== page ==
4.3. Diversification In order to avoid that a large region of the state space graph remains completely unexplored it is important to diversify the search. The simplest way to do it is to perform several random restarts. A different way which guaranties the exploration of unvisited regions is to penalize frequently performed moves or solutions often visited. This penalty is set large enough to ensure the escape from the current region. The modified objective function is used for a given number of iterations. It is also possible to use a penalty on frequently performed moves during the whole search procedure. In the case where the feasible solutions have to satisfy a set of constraints, these appear as unpassable mountains (of infinite height). Relaxing these constraints and penalizing their violation corresponds to reducing the height of the mountains. It is then possible to pass this barrier and reach another valley in few steps. During this diversification phase, the solutions visited are not necessarily feasible (since constraints have been relaxed). For obtaining a feasible solution again, the penalty for the violation of the relaxed constraints is gradually increased. 5. Some applications of TS TS has been applied to many combinatorial optimization problems. The aim of this chapter is to describe some of these applications in order to illustrate the ingredients of TS and to give some practical ways of implementing them. More details on these applications and references to other works may be found in: [Hertz & de Werra, 1990], [Glover, Taillard, Laguna & de Werra, 1992]. 5.1. The graph coloring problem [Hertz & de Werra, 1987] Given a graph G=(V,E) we have to find a coloring of its vertices with as few colors as possible. The unique constraint is that two vertices linked by an edge should not receive the same color. In other words, a coloring of the vertices of G in k colors is a partition of the vertex set V into k independent sets V1,...,Vk. For defining the set S of feasible solutions, the unique constraint has been relaxed and TS is used to find if possible a coloring in a given number k of colors. In other words a feasible solution is any partition (V1,...,Vk) of V into k sets. By defining E(Vr) as the set of edges having both endpoints in Vr, the objective is to minimize ∑ |E(Vr)|.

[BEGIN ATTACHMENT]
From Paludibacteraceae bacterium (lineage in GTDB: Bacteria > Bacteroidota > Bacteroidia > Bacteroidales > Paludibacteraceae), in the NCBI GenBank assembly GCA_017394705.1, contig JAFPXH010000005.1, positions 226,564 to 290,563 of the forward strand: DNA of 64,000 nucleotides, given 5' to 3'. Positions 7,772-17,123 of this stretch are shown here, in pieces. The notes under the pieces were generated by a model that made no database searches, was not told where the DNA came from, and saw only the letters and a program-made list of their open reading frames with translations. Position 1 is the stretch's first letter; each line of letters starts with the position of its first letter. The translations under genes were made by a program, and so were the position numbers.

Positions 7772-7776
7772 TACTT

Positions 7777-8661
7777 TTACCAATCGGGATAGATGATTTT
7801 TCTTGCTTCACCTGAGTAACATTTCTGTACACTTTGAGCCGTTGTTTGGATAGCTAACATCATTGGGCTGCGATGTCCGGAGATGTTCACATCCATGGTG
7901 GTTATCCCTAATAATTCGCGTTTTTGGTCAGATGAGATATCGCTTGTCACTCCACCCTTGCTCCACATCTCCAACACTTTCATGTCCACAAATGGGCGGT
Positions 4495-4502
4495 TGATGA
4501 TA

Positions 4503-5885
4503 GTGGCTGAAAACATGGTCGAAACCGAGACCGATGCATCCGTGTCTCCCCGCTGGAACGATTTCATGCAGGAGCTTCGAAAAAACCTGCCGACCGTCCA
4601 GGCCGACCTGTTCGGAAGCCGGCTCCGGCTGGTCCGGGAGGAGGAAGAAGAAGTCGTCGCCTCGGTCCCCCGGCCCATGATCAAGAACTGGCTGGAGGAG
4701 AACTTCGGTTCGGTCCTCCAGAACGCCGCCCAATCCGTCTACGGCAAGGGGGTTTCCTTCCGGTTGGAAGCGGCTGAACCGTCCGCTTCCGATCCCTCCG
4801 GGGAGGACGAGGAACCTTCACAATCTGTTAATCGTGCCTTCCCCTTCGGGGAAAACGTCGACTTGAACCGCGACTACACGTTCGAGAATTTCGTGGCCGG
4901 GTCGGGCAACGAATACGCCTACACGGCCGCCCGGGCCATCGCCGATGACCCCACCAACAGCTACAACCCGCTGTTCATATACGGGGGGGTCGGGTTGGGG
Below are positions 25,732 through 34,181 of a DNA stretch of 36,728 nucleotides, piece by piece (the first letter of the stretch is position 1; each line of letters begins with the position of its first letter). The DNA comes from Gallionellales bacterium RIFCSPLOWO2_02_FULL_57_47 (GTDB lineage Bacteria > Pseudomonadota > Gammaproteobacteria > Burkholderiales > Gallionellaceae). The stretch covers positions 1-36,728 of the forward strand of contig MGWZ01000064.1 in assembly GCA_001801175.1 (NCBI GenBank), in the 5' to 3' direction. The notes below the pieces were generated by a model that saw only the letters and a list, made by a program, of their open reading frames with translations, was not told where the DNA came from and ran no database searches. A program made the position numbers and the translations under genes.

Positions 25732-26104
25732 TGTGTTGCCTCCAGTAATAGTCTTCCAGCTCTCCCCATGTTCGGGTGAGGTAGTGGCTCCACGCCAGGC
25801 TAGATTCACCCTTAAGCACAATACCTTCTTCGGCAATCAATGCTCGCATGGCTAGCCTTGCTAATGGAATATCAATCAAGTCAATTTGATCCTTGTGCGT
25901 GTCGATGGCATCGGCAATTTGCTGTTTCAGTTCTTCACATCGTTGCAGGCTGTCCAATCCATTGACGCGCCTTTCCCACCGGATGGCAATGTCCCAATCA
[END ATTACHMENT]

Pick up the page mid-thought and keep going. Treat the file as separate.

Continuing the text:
r=1 k

Hence a solution of value 0 corresponds to a coloring of G in k colors. As already mentioned, defining S as the set of all partitions of V into independent sets (that is the unique constraint of the problem is not relaxed) and the objective function as the number of colors used implies that a large number of moves (that change the color of a unique vertex) have the same value (and very few are improving ones). It is difficult to guide the search in such a situation. In the efficient modelling of TS described above the neighbourhood N(i) of a solution i consists of all solutions generated from i by the following local modification : move a vertex